Tuesday, February 04, 2020
IF/THEN, in spite of a wonderful score, is frustrating
IF/THEN is a musical with score by Tom Kitt and libretto by Brian Yorkey who also collaborated on the multi-award winning NEXT TO NORMAL, which laid the foundation for a major change in the American musical theatre—the development of musical dramas. IF/THEN is now on stage at Lakeland Civic Theatre.
I was in the fourth-row center on opening night in National Theatre, Washington, D.C., on November 5, 2013 when IF/THEN opened its preview run before going to Broadway.
My reaction to the show was that Idina Menzel, the star of RENT and WICKED, who was playing the leading role, was mesmerizing. I found the music meaningful, the sets creative, and the electronic visuals attention-getting. Anthony Rapp, of RENT and YOU’RE A GOOD MAN CHARLIE BROWN fame, played dual roles with musical and dramatic strength, and the rest of the cast was excellent.
However, the production was too long—almost four hours. It was also hard to keep the separate storylines in focus as a woman leads parallel lives simultaneously, surrounded by a group of friends who play a part in each of her lives. The second act, except for the ending, is clearer than the first, which lays out the extended exposition.
The show opened on Broadway to mixed reviews on March 5, 2014. In spite of the critiques, the production ran 401 performances, almost a year. The box office surge was credited to Menzel and Rapp being in the cast, not to the vehicle.
The story centers on newly divorced 38-year old Elizabeth, an urban planner who moves back to New York for a fresh-start. As the musical begins, she meets with her friends, Lucas, a community organizer, and Kate, a kindergarten teacher, in Madison Square Park.
Kate suggests that the “new” Elizabeth start over by using the name “Liz.” Lucas urges her to go back to being called “Beth,” which she used in college. This is the first of the choices that Elizabeth has to make regarding the two paths she might choose to follow.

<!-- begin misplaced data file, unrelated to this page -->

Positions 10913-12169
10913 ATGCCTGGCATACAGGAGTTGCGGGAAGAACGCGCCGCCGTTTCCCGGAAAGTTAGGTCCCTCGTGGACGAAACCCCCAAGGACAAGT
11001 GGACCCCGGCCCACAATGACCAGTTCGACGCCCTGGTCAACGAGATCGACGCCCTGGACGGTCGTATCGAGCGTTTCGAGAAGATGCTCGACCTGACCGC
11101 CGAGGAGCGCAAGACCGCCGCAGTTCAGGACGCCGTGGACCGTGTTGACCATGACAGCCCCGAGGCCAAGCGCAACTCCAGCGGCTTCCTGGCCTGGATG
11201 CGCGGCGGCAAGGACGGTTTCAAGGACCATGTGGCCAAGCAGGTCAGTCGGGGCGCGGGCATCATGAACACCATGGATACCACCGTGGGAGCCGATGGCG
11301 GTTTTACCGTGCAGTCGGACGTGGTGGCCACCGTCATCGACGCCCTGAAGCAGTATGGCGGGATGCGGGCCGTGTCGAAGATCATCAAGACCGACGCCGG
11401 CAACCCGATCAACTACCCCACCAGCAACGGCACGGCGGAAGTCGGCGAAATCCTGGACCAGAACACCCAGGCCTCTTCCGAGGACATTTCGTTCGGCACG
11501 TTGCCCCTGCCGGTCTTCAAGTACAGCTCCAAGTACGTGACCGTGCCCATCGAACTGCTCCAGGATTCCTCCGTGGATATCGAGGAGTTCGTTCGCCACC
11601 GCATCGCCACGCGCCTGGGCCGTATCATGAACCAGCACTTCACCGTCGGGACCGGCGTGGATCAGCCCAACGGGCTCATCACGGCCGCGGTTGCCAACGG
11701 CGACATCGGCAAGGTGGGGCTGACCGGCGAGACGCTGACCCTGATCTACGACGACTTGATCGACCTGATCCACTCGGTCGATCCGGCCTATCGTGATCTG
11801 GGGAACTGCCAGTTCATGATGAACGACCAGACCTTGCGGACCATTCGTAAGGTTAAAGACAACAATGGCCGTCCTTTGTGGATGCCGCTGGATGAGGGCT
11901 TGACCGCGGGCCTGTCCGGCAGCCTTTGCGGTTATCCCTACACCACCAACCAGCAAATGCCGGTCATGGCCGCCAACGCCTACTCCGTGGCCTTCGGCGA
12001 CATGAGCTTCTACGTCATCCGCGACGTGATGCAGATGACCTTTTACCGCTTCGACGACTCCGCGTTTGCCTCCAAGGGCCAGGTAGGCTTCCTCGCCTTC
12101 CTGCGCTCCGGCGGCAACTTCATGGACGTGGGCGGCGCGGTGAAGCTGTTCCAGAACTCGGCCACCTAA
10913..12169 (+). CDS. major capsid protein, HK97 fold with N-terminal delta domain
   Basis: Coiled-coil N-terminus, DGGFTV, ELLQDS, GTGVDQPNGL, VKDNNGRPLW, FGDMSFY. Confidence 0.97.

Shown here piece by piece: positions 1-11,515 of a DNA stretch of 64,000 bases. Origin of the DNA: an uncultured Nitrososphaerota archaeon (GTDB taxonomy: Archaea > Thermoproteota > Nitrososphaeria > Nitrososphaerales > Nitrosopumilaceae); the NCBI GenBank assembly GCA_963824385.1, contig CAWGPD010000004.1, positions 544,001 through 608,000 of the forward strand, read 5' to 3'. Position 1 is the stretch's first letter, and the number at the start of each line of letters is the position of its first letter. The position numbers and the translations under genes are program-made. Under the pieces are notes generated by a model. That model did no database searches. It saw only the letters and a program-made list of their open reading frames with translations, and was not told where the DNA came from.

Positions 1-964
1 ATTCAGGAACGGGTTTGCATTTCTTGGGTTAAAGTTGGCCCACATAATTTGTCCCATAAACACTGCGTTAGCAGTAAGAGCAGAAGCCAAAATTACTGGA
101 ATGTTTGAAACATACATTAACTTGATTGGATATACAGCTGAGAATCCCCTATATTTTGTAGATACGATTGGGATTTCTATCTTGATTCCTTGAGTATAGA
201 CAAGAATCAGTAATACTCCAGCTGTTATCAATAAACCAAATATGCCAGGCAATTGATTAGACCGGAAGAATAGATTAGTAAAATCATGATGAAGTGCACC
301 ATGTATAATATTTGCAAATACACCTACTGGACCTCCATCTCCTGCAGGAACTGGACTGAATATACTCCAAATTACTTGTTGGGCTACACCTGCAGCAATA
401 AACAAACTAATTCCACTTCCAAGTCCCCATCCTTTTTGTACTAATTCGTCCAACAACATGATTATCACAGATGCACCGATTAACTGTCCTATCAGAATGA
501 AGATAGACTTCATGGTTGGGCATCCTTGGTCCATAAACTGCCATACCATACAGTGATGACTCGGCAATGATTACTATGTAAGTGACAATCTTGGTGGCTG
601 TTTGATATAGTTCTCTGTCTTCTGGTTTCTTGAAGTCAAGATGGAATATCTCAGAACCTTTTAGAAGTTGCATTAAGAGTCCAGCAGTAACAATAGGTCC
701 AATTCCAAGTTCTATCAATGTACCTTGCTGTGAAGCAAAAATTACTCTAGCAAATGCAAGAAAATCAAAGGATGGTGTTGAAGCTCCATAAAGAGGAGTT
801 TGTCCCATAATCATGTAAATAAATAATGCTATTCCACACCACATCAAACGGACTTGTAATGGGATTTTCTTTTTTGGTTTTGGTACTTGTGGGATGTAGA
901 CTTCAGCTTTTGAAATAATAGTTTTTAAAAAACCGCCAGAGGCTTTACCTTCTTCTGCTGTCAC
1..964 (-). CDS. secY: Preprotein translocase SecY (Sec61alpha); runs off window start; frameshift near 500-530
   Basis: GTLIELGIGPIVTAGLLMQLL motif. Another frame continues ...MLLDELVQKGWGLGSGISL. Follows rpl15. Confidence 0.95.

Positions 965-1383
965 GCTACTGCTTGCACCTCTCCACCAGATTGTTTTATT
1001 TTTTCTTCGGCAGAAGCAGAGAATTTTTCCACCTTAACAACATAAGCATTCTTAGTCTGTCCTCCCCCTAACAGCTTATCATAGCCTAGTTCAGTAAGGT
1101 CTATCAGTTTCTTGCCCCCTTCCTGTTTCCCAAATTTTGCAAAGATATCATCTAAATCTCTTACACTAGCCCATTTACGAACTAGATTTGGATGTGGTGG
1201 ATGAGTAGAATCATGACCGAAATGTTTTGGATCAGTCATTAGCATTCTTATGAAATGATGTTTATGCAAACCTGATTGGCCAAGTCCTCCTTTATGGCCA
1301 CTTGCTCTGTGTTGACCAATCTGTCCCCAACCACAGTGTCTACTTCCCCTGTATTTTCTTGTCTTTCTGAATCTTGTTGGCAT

As we watch, the parallel lives of Liz and Beth develop.
Liz is approached by Josh, an Army doctor returning from his second tour of duty. She rebuffs him, but “accidentally” they meet several times again, and love is in the air. The question of where choice and chance collide becomes a major factor in the plot development. A professorship, relationship, pregnancy, marriage, redeployment, death, and more life-decisions follow.
Beth, on the other hand, meets up with Stephen, an old friend and colleague, who offers her a job. Beth and Stephen work together, become close friends, but part because he is married. Beth calls Lucas, and they spend the night together. Beth gets pregnant, doesn’t tell Lucas, and has an abortion. She dedicates herself to work and wins planning awards and becomes a noted activist. After a near death experience while on a business trip, she rekindles her relationship with Lucas. Stephen gets divorced and comes to her to express regrets that he didn’t pursue a relationship and offers her a job in state government. Beth refuses and decides that she must go on without him.
As the play comes to a close, Beth, Lucas and Kate are having coffee in the park, Josh returns home from his third tour of duty, he approaches her and she lets him buy her some coffee. (Fade to black…)
Lakeland’s production, under the direction of Martin Friedman, is well done, but despite the focused staging, the convoluted story just can’t be overcome.
The cast is universally strong. Sandra Emerick as Elizabeth/Beth/Liz displays a powerful singing voice, does a nice job of singing meanings, and creates a real person. Her “Always Starting Over” is compelling.
Michael Knobloch, though a little young for the role of Lucas, sings and performs with conviction. His “You Don’t Have to Love Me” was well-done.
Michael Snider is macho/charming as Josh. His “Hey Kid” creates wonderful images. “I Hate You,” a duet with Liz, is endearing.
Braelin Andrzejewski (Kate) and Jacqueline DiFrangia (Elana) and Nick Hribar (David) are basically convincing in their characterizations.
The creative fragmented set by Trad A Burns, duplicates the plot by using reflective segments of panels, a dual-imaged NY skyline, and multiple doorways for entrances and exits.
Musical Director Matthew Dolan does a nice job with the choral blending, working with the leads to create meaning to the words of the songs, and keeping the orchestra under control so they don’t drown out the vocalists.
CAPSULE JUDGEMENT: IF/THEN has a wonderful score. Too bad somewhere in the show’s development, the confusing plot and excessive length weren’t dealt with.
Tickets for IF/THEN, which runs through February 16, 2020 at Lakeland Community College, can be ordered by calling 440-525-7134 or going on line to http://lakelandcc.edu/academic/arts/theatre/index.asp